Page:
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High Heat, Humidity Can Threaten Life

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RALEIGH — With the temperature in the 80s and the heat index in the mid-90s, Special Olympics Summer World Games organizers are very concerned about the potential for heat exhaustion. They want everyone to stay healthy by staying hydrated.

"We've got a number of fields we're responsible for," said medic Joe Pappamihiel. "We watch the spectators and make sure none of them get overheated and have any health problems. And then we're here if they do."

Medics are patrolling the WRAL soccer fields on foot, making sure no one is overcome by the stifling heat. Volunteers are trucking in case after case of bottled water for athletes and spectators. They keep coolers full of ice-cold water, and encourage everyone to drink up.

What problems are they seeing?

"Definitely not getting enough water, heat exhaustion, dehydration, said medic Kimberly Tate. "It's really hot out here. We're just concerned with the fans drinking enough water."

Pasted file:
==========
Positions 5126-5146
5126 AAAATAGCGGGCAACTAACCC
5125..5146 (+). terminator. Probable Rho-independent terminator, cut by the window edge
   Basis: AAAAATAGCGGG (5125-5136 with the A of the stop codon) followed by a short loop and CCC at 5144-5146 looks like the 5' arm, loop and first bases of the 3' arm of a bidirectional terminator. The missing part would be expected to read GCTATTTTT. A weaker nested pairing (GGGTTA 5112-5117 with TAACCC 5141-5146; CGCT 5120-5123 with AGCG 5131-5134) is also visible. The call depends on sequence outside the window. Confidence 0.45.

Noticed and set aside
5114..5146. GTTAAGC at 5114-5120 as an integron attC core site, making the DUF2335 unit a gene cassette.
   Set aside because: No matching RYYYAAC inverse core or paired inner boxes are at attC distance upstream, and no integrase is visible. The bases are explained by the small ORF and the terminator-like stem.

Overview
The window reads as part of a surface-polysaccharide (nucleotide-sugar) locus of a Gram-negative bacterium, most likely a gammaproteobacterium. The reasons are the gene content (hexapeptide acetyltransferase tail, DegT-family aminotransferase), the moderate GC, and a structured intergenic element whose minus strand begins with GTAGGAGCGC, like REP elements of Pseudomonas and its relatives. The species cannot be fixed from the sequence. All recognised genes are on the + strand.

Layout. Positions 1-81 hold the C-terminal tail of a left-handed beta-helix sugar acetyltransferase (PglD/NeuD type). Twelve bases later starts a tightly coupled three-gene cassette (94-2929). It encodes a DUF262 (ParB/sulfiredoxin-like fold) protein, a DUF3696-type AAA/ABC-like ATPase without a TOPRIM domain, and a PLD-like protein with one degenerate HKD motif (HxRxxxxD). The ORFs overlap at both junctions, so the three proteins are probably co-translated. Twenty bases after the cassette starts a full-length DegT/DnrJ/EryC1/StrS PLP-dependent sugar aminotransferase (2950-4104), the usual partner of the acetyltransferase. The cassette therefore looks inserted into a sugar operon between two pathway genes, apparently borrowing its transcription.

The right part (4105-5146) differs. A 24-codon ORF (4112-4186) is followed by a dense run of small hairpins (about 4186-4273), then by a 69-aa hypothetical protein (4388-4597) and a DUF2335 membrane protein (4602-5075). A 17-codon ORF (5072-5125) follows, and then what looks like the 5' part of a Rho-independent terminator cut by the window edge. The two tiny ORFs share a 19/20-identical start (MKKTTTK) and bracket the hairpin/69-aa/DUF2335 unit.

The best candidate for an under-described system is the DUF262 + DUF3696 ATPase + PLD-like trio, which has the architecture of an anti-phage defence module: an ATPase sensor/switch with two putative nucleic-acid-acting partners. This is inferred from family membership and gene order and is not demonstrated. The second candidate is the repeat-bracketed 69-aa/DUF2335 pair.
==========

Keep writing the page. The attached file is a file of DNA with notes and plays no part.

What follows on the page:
An on-site meteorologist monitors the heat index as it hovers around 95 degrees.

On the field, players are taking mandatory water breaks every five minutes.

Gary Ross, Team USA coach, says athletes are "drinking continuously. Every time we see them it's 'Water!' On the field, 'Come out for water!'"

World Games organizers urged athletes to prepare for the heat months ago by loading up on water. Coaches are serious about following their advice.

"With our coming from North Dakota, it's very important. They are not used to the humidity that is here. So, with the heat and the humidity we have had to fill them up as much as possible," Ross said.

There is a "cool zone", a tent built by CP&L to give World Games volunteers some relief from the heat. Hundreds of them came in to grab bottled water and ice cream, or to cool off in front of the fans.

A soft drink company has donated an unlimited supply of bottled water for the games. If you're a fan or volunteer at one of the outdoor venues, organizers suggest you drink 16 ounces of water every hour.